Schubert portrait Whac-A-Mole

Posted by Richard on  UTC 2020-01-05 10:48

Reader Annette, in a comment on our first article on the pictorial representations of Schubert, directed our attention to a painting by the Hungarian artist Gábor von Melegh (1801-1835) in the Hungarian National Gallery, which the gallery claims to be a portrait of Franz Schubert.

Another piece to add to our collection of supposed portraits of Schubert.

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Gábor Melegh, Portrait of Franz Schubert, 1827. Image: Hungarian National Gallery.

The enthusiastic certainty of the gallery's title for the piece Gábor Melegh: Portrait of Franz Schubert, 1827 is not really repeated in the accompanying text:

Gábor Melegh (1801–1832), hailing from Versec in Temes County (today: Timiș County in Romania) began his studies at the Academy of Fine Arts in Vienna in 1817 and with some short interruptions he lived in the Austrian capital for the rest of his life. We mainly know his portraits and lithographs, of which there are regrettably not too many but all of them distinguished by their high quality. In their studies Dénes Pataky and Anna Jávor explored Melegh’s oeuvre, while in a study in 1987 Ágnes Vayerné Zibolen discussed the history of this Schubert portrait and the painter’s liaisons within the Viennese art circles. Virtually nothing is known about the circumstances of the making of this picture. Although no available written records document Melegh and Schubert’s acquaintance, the friends they had in common, the many artists (primarily Károly Kisfaludy) they both knew, and the venues they attended together in Vienna provide sufficient grounds to assume that the two artists personally knew each other. This portrait is likely to prove the same.

The executive summary: there is no documentary evidence at all – nothing (not even 'virtually' nothing) – that this is a portrait of Schubert.

Now that the gallery has convinced itself that this is a painting of Schubert, it can analyse the iconography in the painting accordingly:

Like Biedermeier depictions in general, this Schubert portrait also lacks any pictorial allusions to the composer’s genius, or the 'greatness' and confidence of the 'chosen artists'. The picture shows not a great master but a middle-class individual delighting in the small gifts of life. We see Schubert, a passionate smoker and coffee drinker, sitting on a cosy veranda with his loyal dog, Drago, with the mountainous landscape of the environs of Vienna in the background. Still-life elements are given a special role: the table with cigarillos, a coffee set and a half crescent-roll evokes the image of middle-class prosperity and the attractive world of the Viennese Biedermeier through these objects. The figure of Schubert embodies a classical member of the middle-class, the Viennese citizen humbly enjoying the joys of life.

On reading this, the Schubert cognoscenti who patronise our website, when they have stopped laughing, will be wondering whether the stuff they smoke in the Hungarian National Gallery is available by mail order. It would certainly disperse those January blues.

Facing facts

Let's wash all the assumptions out of our heads, breathe into a bag a few times and look at Melegh's painting dispassionately.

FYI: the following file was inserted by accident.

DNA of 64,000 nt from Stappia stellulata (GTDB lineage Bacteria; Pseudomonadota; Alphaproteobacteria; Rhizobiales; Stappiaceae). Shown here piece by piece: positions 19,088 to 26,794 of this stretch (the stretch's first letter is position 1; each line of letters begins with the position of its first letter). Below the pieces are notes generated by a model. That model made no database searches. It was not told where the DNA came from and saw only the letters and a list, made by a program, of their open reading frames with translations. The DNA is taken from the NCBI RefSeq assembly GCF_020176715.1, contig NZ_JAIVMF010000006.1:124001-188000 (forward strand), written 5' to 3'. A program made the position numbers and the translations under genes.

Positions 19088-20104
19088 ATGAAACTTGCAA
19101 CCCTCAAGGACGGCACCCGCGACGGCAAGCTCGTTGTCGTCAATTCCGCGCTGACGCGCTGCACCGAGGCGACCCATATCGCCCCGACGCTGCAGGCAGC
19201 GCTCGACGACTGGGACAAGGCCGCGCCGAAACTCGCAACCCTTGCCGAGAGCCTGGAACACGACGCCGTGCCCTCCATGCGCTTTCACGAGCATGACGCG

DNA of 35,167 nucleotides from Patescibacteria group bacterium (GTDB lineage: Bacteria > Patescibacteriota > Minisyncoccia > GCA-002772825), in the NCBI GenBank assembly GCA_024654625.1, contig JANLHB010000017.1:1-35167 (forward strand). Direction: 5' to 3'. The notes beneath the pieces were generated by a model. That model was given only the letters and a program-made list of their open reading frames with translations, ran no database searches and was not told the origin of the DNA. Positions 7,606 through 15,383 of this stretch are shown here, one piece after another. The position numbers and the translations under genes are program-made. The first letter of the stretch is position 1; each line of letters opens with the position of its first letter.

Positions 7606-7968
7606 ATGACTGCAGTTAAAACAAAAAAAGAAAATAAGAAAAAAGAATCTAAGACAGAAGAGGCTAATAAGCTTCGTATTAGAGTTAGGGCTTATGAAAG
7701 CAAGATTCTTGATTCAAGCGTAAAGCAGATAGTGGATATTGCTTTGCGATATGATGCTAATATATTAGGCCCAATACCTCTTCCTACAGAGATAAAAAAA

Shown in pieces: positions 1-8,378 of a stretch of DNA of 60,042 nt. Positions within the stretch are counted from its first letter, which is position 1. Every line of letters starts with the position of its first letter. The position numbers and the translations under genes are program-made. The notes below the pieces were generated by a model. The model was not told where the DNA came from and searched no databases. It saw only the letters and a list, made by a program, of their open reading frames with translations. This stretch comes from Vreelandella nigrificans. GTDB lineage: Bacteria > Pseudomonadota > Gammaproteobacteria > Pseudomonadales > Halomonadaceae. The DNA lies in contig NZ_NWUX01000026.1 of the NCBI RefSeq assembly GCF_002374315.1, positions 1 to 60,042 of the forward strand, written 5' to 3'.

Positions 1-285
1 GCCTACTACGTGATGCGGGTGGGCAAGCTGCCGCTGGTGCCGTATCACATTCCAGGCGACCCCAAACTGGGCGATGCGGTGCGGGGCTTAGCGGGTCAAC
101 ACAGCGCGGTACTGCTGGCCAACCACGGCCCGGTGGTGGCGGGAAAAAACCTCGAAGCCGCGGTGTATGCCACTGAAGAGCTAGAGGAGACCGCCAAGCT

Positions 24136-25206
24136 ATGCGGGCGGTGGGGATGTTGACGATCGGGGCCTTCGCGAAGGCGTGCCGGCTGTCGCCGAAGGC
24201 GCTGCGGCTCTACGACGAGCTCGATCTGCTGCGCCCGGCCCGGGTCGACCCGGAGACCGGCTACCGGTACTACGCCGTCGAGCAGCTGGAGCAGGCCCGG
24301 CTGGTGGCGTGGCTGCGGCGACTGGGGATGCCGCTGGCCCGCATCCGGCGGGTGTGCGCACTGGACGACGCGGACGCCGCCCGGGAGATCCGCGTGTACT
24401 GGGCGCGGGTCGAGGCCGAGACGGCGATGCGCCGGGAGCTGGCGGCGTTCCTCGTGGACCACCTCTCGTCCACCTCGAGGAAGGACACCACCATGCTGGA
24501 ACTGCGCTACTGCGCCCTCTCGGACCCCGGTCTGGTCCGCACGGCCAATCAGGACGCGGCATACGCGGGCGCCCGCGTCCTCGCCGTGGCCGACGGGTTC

The gallery tells us that the painting was done in 1827, Schubert's penultimate year on earth. This is around the time that a death/life mask of Schubert was created, which provides us with the perfect standard for judging the Schubertness of the sitter.

The mask gives us an accurate representation of Schubert's physiognomy. How do we know that it is accurate? Because it was so accurate that Moritz von Schwind, when he came to draw the now famous Ein Schubert-Abend bei Josef von Spaun in 1868, used the mask, of which he had a copy, as the model for the profile image of Schubert sitting at the piano. Schwind certainly knew what his old friend Schubert's face looked like and his use of the mask as an aide-memoire is a validation of its accuracy.

Here we go.

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When we compare the two heads as a whole, it is difficult to imagine that the same human being is behind them both. Is this painting supposed to be of Schubert? Really?

In desperation we might pick out the odd feature that appears similar – the sideburns or the curly hair, for example – but these slight similarities are outweighed by all the differences. We can only say at this point, before going any further, that if this really is a portrait of Schubert, it is a terrible likeness. It looks nothing like Schubert.

We could just stop here and get on with something useful, but let's go the extra mile and look at some details.

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Consider the forehead, hairline and eyebrows.

Schubert's forehead was noticeably block-like and relatively high, nothing like the smoothly rounded, slightly sloping forehead in the painting. The rectangular form of Schubert's forehead is emphasised by the receding parts of the hairline. There is no trace of this in the painting.

Schubert's eyebrows formed a relatively straight horizontal line; those of the painting are closer to crescents, without the prominent eyebrow ridge we see in the mask.

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In the region of the eyes and the nose the two images are substantially different. Schubert's nose was broad and flat; the nose in the painting is just a nose – without any interest or defining characteristics at all.

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A closer look at the eyeline reveals clearly the massive brows and relatively deep eye-sockets on the mask. In comparison, the eyes in the painting are soft and featureless, with shallow eye-sockets.